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The future of the ‘City of Lights’ could be biochemical lighting

French start-up “Glowee” is making advancements in alternative light sources to address energy consumption in France

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The Eiffel tower is illuminated at night fall in Paris, France, Tuesday, Dec. 9, 2014.

Michel Euler, Associated Press

Forty miles southwest from the heart of Paris lies the city of Rambouillet. Its population of roughly 26,000 people (according to France’s most recent census) is learning to coexist with millions of new neighbors, as they begin the slow transition from electricity to bioluminescent bacteria lighting their city.

In an attempt to combat light pollution, French CEO Sandra Rey (featured on Forbes’ 2017 ‘30 Under 30’ list) founded “Glowee” in late 2014.

According to the Glowee website, the company’s goal is “to bring nature back into the city by creating a special link with its lighting system, to awaken citizens to the power of nature and to encourage a change in consumption methods thanks to a new philosophy of less aggressive and more harmonious lighting.”

The “City of Lights” — and the country of France as a whole — has been addressing its energy consumption and effect on the planet primarily by reducing or eliminating harmful energy sources, as outlined in the Paris Climate Agreement. Light pollution remains a prevalent issue in cities worldwide, however, and Rey aims to aid in its prevention.

“Our goal is to change the way in which cities use light,” Rey said to the BBC. “We want to create an ambiance that better respects citizens, the environment and biodiversity — and to impose this new philosophy of light as a real alternative.”

In an interview with CNN, Rey explained that by utilizing bacteria closely related to that which is found in bioluminescent, deep-sea creatures, Rey and her team are able to replicate biochemical reactions that occur naturally in the ocean.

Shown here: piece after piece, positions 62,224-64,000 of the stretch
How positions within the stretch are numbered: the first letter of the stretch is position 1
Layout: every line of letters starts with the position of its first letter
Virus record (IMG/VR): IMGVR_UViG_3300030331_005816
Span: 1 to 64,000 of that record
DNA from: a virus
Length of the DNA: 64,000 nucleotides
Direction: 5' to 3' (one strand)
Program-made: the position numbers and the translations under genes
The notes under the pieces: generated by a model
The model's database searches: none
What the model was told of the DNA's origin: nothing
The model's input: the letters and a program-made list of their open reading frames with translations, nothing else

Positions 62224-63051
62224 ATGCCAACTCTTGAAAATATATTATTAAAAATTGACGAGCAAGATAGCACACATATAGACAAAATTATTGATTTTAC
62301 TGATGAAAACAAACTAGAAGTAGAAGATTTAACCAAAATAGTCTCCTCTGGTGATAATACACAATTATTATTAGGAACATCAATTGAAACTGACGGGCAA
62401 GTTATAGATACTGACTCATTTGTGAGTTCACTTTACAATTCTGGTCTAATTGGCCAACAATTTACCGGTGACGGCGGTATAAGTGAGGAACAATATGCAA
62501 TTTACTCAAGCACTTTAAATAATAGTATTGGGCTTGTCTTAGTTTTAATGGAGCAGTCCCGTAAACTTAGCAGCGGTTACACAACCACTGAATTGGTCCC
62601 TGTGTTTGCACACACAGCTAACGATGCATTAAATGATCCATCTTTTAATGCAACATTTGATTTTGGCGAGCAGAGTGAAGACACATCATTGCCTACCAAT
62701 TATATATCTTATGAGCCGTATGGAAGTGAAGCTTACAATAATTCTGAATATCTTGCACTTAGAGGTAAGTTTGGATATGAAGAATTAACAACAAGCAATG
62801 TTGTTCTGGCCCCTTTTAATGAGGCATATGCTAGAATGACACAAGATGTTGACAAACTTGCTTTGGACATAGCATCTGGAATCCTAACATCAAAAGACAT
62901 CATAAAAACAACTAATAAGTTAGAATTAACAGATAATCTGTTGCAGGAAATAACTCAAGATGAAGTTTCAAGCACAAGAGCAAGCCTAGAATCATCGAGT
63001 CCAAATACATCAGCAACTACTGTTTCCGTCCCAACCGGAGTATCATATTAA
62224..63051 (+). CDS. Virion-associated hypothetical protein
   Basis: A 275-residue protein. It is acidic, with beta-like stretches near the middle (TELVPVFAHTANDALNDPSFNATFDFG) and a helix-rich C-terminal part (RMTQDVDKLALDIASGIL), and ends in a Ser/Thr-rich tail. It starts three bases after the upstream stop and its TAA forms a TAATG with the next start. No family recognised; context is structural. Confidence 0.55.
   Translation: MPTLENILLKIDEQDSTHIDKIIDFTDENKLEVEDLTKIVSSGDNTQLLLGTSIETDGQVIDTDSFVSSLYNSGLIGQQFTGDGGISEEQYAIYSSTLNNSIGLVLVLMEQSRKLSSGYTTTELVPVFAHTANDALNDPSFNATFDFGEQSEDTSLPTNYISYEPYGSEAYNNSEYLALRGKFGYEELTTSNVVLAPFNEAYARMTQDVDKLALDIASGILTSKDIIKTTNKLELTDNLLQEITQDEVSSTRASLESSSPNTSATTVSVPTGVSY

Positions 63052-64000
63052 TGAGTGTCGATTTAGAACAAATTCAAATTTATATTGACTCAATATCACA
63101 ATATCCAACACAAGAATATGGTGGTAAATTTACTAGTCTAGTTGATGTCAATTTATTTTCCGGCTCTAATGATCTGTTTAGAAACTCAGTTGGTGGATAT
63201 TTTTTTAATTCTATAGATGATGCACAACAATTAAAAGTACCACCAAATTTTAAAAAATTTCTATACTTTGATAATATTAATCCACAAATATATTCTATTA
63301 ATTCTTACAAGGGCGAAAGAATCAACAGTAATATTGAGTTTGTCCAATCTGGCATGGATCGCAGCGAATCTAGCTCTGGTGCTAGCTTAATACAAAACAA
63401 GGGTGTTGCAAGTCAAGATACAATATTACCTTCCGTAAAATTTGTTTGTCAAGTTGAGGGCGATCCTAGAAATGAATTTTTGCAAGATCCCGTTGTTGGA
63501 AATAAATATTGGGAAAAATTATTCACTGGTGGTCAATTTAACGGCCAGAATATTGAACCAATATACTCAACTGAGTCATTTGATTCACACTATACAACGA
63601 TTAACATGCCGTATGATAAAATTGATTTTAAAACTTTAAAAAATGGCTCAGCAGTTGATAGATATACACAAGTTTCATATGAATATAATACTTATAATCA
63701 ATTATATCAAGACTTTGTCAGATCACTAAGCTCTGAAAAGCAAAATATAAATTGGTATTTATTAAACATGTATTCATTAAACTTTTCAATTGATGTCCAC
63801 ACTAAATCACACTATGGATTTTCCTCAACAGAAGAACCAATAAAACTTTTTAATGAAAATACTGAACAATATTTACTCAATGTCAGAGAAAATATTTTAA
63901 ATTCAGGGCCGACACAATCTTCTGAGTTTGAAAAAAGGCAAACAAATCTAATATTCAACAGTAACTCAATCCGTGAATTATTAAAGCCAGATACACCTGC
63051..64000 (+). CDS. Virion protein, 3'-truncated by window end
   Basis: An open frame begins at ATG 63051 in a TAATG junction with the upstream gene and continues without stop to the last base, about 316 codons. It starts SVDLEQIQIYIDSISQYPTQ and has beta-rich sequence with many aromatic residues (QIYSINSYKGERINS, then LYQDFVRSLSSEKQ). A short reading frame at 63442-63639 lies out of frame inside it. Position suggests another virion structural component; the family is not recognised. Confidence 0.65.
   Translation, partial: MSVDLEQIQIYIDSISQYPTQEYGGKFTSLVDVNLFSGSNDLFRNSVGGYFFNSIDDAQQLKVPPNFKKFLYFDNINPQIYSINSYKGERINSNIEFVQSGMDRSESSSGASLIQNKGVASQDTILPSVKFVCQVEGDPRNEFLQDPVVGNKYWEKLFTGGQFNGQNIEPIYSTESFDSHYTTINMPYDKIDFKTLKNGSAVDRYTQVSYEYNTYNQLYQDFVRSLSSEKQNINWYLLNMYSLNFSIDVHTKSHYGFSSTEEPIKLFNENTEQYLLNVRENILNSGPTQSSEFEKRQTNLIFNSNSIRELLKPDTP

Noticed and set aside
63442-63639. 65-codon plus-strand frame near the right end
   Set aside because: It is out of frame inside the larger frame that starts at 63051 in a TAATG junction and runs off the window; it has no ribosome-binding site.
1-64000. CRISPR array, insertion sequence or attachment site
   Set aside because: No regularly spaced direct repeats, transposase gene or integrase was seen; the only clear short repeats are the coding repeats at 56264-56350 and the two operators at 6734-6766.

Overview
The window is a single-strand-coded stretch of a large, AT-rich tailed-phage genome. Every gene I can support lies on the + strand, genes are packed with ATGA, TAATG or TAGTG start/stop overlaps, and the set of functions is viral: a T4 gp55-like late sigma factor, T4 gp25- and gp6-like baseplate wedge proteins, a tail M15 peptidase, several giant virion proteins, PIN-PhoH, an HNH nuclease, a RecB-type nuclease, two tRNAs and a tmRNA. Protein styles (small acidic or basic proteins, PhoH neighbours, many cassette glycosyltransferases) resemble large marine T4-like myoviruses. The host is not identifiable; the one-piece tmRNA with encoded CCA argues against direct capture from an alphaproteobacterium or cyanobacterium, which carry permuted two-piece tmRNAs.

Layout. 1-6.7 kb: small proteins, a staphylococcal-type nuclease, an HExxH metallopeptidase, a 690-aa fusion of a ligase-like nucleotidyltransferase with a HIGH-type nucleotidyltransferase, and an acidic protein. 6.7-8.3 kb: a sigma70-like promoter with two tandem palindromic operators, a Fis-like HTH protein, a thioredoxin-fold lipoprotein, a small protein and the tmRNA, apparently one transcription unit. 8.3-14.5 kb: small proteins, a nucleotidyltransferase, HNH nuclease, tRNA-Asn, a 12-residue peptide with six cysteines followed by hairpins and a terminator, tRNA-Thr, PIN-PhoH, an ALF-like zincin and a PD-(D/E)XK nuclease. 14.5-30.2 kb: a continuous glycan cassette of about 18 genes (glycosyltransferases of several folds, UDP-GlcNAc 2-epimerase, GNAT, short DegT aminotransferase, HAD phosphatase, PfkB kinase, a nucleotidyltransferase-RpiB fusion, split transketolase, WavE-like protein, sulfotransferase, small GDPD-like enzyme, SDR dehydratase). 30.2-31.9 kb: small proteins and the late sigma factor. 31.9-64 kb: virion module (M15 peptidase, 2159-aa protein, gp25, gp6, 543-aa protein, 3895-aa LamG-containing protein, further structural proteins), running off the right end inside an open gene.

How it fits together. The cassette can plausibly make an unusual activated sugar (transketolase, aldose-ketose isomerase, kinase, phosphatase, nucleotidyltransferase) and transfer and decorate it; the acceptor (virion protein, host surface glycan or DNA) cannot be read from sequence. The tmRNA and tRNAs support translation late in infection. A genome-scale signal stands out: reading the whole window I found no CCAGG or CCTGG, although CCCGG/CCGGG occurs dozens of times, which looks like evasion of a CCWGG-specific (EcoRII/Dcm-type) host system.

“We’re using genes, the coding for the biochemical reaction of bioluminescence inside bacteria. … We took these genes and put them into the most common bacteria we use in the lab. Then we ‘grow’ the light.”

One Time Out article describes how the signature, turquoise glow of Glowee’s light bulbs and stickers comes from Aliivibrio Fischeri, the naturally occurring, exponentially growing bacteria strain that can be collected and further modified. Maintenance consists of providing oxygen, food and an environment that said bacteria can grow in, keeping costs of lighting signs, streets and cities low.

“Instead of replacing the bulbs in street lamps, we created a whole new approach,” Rey said to Time Out. “With this new approach, we found the solution we have today.”

While Rambouillet is far from fully bathed in a biological glow, Rey hopes to move it and cities across the globe towards a more gentle, renewable source of light. BBC reports that Glowee is currently coordinating with 40 cities across France, Belgium, Switzerland and Portugal, and the start-up has received support from both the European Commission and France’s National Institute of Health and Medical Research.

Transitioning to a biochemically-lit, urban environment will demand more than Glowee’s original stickers and lamps, however.

“We know that the shop-windows market is now very dated, and we just need to have a bit more intensity to get there … but we also have a lot of interest in the construction industry, and energy industry,” Rey said to CNN.

Long-term integration into furniture and architecture is what Rey foresaw for bioluminescent bacteria, but as of 2022, Glowee lighting can only last days or weeks before needing proper maintenance and/or replacement, BBC reports. Despite the long road ahead, Rey is still optimistic.

“We are advancing little by little,” she said to the BBC. “But we’ve made enormous steps already and our philosophy of light is a response to the crisis humanity is facing.”